9:04 PM ET
Coley HarveyESPN Staff Writer
- Previously covered Florida State for Orlando Sentinel and Georgia Tech for Macon Telegraph
- Northwestern University graduate
BALTIMORE — The New York Yankees made a series of positive steps on the injury front Monday, with encouraging news about outfielder Aaron Judge, shortstop Didi Gregorius and infielder Troy Tulowitzki.
Several hours before Monday’s series opener against the Baltimore Orioles, Judge was out on the field at Camden Yards going through running exercises and playing catch. It was the first time he had been observed playing catch since he suffered a left oblique strain on a swing in a game on April 20.
“Feel good about where he’s at, and he’s definitely coming,” manager Aaron Boone said.
Judge also stretched with his teammates and carried a glove to the outfield as the Yankees started batting practice. He wouldn’t be out there long, nor get to do much fly-ball shagging. Less than five minutes after starting batting practice, the Yankees were forced to cut it short when a brief, midafternoon downpour chased them from the field.
The one thing Judge still has yet to do in his rehab is hit, Boone said. Because of that, he couldn’t give an updated timetable for when his powerful slugger might return.
“This is something that once he starts swinging the bat and hitting, we’re going to know the injury’s out of there and moved on,” Boone said. “Then it’s just about building him up. He’s made steady progress, but not at that point yet.
Early Monday, Rookie of the Year runner-up Miguel Andujar underwent surgery to help fix a small labrum tear in his right shoulder. According to Boone, it went well.
“Now the road to recovery starts back, and should be fully good to go come spring,” the manager said. “By the end of this year and hopefully into the offseason, he’ll be doing a lot of things that are baseball-related that’ll start working toward being good to go for spring training.”
Andujar shared a picture of himself in the hospital after the surgery on social media.
Another injured Yankees star took a major step in his own recovery from injury Monday. For the first time since undergoing offseason Tommy John surgery, Gregorius played in a game.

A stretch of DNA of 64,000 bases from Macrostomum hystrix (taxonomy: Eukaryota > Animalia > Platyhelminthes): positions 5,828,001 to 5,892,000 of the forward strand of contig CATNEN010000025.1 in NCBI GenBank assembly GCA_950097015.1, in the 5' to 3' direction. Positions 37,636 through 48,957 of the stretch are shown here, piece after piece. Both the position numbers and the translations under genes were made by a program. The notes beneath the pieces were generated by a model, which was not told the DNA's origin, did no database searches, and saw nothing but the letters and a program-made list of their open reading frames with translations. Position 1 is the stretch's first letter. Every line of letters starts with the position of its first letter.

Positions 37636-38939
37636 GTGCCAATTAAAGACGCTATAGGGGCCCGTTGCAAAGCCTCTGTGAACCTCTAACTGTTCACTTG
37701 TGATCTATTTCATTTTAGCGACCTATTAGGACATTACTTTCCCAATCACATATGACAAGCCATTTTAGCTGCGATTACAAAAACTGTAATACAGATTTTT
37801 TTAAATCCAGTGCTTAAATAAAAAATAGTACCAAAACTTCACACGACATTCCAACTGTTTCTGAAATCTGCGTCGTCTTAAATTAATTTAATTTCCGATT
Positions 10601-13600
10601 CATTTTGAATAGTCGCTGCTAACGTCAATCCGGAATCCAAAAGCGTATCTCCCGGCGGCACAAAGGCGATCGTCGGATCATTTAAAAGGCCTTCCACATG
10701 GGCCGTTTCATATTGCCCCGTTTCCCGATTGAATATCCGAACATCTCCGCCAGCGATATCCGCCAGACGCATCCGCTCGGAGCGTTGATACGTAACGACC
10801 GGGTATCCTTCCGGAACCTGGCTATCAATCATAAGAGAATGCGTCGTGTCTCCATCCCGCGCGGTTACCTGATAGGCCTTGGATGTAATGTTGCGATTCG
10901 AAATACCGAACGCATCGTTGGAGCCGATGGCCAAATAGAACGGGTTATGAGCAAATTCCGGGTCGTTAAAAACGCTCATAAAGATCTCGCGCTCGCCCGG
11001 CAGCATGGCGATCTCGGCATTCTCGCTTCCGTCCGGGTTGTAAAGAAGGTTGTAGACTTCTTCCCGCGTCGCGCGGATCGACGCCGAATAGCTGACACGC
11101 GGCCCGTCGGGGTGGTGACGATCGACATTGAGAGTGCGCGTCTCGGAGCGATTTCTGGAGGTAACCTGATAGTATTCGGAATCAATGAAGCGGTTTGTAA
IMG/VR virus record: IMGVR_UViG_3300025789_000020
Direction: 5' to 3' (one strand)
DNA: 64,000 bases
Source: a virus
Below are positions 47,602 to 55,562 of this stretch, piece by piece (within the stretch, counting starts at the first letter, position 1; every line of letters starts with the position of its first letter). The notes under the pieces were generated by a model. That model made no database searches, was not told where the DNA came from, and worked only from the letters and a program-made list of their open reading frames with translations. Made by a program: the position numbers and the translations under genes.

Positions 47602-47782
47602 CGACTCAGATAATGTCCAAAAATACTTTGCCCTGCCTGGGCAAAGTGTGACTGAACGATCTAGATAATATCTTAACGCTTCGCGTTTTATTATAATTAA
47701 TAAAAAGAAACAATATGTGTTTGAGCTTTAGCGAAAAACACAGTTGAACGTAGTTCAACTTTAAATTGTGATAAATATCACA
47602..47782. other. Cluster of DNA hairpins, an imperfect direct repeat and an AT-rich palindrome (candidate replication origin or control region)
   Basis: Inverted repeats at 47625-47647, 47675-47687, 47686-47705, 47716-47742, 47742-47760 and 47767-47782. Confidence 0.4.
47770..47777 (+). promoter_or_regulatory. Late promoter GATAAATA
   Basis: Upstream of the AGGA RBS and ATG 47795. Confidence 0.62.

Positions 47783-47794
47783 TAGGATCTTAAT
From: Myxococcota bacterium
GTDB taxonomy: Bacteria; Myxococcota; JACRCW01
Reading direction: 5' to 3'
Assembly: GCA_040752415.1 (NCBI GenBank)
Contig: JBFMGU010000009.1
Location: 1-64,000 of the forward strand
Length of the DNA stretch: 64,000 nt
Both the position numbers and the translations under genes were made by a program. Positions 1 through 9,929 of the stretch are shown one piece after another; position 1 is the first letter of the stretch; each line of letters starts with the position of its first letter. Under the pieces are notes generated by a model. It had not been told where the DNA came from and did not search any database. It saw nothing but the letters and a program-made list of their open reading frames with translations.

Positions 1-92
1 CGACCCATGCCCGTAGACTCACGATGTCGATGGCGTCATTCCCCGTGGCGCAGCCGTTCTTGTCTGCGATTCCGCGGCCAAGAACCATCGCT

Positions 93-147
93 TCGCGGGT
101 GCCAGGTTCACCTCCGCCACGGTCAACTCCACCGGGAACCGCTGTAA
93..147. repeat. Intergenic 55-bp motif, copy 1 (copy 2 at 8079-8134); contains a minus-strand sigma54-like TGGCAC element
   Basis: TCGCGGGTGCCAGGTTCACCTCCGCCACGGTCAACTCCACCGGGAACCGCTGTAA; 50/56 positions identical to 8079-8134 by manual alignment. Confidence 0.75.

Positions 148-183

Specifically, Gregorius took part in an extended spring training game at the Yankees’ complex in Tampa, Florida. There, he faced members of the Detroit Tigers’ organization. He went 2-for-4 with two singles and a walk. Gregorius also fielded three ground balls at short and recorded a throwing error.
“Arm’s feeling a little too good,” Boone said, smiling.
Perhaps by the end of the week, Gregorius will begin a rehab assignment with the High-A Tampa Tarpons, the manager added.
“Got through [the game]. Hot day down there,” Boone said. “Now a couple more days down there, and then hopefully gets transferred over to the Tarpons.”
The Tarpons are already hosting one rehabbing Yankee. Outfielder/designated hitter Giancarlo Stanton went 1-for-3 with a home run and two strikeouts Monday night in his first rehabilitation assignment as he continues his recovery from biceps/shoulder injuries that first shelved him April 1.
“It’s just him getting reps and getting comfortable,” Boone said. “He’ll, in a lot of ways, let us know how he’s feeling.”
If Stanton feels well after the games he plays in this week, the Yankees will begin conversations to determine what’s next. He’s already spending at least a couple more games with the Tarpons. It’s possible the Yankees decide to send Stanton elsewhere to finish his rehab process and face better pitching.
They could also call him straight up to the Yankees.
Also in Tampa, Tulowitzki, sidelined since April 3 with a strained left calf, has resumed batting practice and is taking ground balls at shortstop and third base. When the Yankees were in Tampa last weekend taking on the Rays, Tulowitzki came to coaches and asked about beefing up his defensive tool belt.
“When we saw him in Tampa, he proactively came to me and said, ‘I’ll do whatever I need to do.’ If that means taking ground balls at different spots to add to his versatility a little bit,” Boone said. “That was something that he wanted to make sure he initiated with us.”